- Nimble feel
- Highway fuel economy
- Ample leg room in L versions
- Restrained styling from the side
- Ungainly new nose
The 2008 Jaguar XJ has a rich interior, good fuel economy, and a light touch, but its dowdy exterior is a major letdown.
The 2008 Jaguar XJ returns for its fourth year on the market, with an aluminum chassis, V-8 engines, and a broad range of models priced from about $63,000 to nearly $94,000.
The standard XJ8 comes powered by a 300-horsepower, 4.2-liter V-8 engine working through a smooth-shifting ZF six-speed automatic. Performance for this version is just quick enough for a luxury car, but with fuel economy of 16/25 mpg, a good figure in this class. A long-wheelbase L edition gets more legroom for the backseat without a big penalty in weight and none in fuel economy. The Vanden Plas takes the long-wheelbase edition and adds as standard front park control, folding rear picnic trays, lambswool rugs, and a 320-watt Alpine premium sound system with AM/FM radio, single in-dash CD player, and six-disc trunk-mounted CD changer, as well as DVD-based navigation.
Two supercharged cars, with more breathtaking performance, are offered. The XKR's 4.2-liter V-8 makes 400 horsepower, and like the standard car, it's coupled to a smooth-shifting six-speed automatic. Nineteen-inch wheels are standard (with 20-inch wheels available optionally) as well as Adaptive Cruise Control and R-specific interior and exterior trim. Atop the range is the Super V8, which marries the Vanden Plas trim with the supercharged V-8. It adds a standard rear DVD entertainment system for a price of about $94,000. Fuel economy on the supercharged cars dips to 15/22 mpg.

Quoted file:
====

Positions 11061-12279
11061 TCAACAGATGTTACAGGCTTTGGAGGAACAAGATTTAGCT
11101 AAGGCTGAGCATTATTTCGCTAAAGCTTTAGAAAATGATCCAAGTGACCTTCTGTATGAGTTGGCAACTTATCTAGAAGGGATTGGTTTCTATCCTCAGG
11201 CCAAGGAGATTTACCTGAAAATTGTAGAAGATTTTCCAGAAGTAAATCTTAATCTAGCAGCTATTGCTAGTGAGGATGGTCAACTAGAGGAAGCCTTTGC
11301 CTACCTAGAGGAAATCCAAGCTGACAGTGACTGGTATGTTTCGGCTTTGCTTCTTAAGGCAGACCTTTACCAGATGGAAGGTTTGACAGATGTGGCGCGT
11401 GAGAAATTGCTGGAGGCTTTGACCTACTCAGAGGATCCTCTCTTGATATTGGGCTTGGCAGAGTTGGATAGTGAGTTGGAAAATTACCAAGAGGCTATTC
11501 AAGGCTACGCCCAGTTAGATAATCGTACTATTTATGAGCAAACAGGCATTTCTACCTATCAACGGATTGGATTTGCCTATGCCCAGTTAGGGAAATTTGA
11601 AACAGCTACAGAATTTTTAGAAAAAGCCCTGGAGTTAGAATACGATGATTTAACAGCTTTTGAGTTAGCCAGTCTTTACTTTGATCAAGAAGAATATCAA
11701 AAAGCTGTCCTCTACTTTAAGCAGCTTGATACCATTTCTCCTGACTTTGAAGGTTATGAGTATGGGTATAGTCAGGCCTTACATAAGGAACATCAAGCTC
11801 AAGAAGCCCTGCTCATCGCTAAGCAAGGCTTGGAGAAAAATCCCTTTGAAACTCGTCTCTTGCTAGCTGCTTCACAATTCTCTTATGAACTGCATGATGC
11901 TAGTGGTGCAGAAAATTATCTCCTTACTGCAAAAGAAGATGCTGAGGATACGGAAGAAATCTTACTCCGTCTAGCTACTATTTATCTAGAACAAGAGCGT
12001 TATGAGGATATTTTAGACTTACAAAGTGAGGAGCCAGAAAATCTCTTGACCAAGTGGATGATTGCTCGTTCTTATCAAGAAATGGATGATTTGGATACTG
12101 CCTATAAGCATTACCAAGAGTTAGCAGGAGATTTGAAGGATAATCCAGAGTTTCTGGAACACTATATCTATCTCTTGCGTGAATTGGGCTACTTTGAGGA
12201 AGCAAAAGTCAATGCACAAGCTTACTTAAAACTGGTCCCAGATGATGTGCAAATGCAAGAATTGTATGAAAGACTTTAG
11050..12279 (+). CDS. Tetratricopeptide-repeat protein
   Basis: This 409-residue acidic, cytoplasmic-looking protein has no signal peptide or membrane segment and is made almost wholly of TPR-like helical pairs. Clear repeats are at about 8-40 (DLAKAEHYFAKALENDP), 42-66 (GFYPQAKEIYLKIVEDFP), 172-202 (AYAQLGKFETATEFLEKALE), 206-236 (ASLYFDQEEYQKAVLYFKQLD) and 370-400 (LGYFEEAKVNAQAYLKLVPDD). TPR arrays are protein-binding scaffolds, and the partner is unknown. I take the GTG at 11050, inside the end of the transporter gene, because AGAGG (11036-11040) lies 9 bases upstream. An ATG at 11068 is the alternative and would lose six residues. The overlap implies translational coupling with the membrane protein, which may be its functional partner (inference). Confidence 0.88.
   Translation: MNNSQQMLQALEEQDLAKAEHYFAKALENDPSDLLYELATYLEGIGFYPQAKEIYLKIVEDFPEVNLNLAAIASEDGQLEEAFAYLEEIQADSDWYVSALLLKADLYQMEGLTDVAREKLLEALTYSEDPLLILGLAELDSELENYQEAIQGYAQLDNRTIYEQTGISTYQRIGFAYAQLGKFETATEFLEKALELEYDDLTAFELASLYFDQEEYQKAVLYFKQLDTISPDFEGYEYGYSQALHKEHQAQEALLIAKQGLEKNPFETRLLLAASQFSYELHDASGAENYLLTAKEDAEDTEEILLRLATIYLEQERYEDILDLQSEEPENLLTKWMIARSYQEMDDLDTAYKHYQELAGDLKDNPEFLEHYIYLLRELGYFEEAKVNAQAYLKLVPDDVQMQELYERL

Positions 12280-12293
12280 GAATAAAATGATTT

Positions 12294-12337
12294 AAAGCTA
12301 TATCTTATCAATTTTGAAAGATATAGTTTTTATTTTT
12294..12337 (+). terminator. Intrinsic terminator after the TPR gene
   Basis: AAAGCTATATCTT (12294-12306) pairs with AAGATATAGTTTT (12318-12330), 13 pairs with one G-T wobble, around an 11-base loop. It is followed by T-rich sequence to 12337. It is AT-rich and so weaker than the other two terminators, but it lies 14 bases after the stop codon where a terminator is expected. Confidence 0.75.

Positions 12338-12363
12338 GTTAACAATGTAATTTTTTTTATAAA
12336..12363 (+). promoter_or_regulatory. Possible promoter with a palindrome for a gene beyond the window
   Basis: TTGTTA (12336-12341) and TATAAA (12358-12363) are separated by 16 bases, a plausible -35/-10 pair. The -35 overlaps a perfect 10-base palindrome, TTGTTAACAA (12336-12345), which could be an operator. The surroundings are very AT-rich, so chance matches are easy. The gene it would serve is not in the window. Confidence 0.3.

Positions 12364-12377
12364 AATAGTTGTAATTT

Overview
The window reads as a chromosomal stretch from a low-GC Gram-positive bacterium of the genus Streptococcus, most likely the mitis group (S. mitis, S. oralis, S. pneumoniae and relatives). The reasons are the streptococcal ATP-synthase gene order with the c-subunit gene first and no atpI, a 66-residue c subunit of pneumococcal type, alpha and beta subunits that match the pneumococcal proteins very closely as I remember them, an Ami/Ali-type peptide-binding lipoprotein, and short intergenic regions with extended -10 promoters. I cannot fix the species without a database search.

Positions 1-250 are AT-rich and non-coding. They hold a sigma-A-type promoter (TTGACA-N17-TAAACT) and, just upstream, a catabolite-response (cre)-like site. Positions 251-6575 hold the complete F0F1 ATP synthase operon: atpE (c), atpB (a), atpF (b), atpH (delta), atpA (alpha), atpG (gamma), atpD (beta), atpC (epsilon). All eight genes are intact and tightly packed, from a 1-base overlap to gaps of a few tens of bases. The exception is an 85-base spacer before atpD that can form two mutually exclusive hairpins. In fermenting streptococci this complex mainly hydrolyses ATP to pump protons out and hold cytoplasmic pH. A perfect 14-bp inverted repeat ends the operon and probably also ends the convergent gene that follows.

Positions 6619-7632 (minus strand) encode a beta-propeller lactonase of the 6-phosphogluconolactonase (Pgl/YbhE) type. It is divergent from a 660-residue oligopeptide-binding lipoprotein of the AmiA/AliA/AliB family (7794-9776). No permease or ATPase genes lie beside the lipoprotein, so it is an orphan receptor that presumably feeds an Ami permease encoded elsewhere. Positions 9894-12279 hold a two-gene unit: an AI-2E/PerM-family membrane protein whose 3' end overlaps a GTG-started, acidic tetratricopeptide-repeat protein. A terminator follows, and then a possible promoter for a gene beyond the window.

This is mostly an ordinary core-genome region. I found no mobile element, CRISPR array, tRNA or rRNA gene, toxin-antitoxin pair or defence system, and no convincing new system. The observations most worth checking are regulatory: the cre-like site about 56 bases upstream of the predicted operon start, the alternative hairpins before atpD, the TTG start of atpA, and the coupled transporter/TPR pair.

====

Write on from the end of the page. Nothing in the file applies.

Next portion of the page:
Since its launch in the current body style, the Jaguar XJ has done the unthinkable: It's made the technology under the Jaguar skin more important than the skin itself. The XJ looks dowdy from some angles, and the new nose on the front of 2008 models doesn't improve matters at all. The single detail that improves the XJ's looks is the fender vent in metallic trim.
It's the major changes to its underbody that made the XJ a revelation for Jaguar. While the shape remained largely the same as previous XJs, the new car's aluminum construction dropped its weight while strengthening its chassis, which in turn firmed up its handling. The Jaguar XJ is still among the softer luxury sedans, but it doesn't wallow or roll very much--and its steering is wonderfully light compared to the hefty feel of the big BMWs. A self-leveling suspension is standard on the XJ, as are 18-inch wheels, while 19-inchers are available.
Inside there's plenty of room, particularly on the long-wheelbase models. The cockpit is comfortably lined with wood, leather, and metallic trim. And unlike in past Jaguars, the features are state of the art; there's a great sound system, a navigation system, and Bluetooth connectivity. For safety, the 2008 Jaguar XJ sports front, side, and curtain airbags; stability and traction control; and anti-lock brakes.
Jaguar's quality ratings are among the highest in the auto industry. No federal crash testing has been done on the new XJ.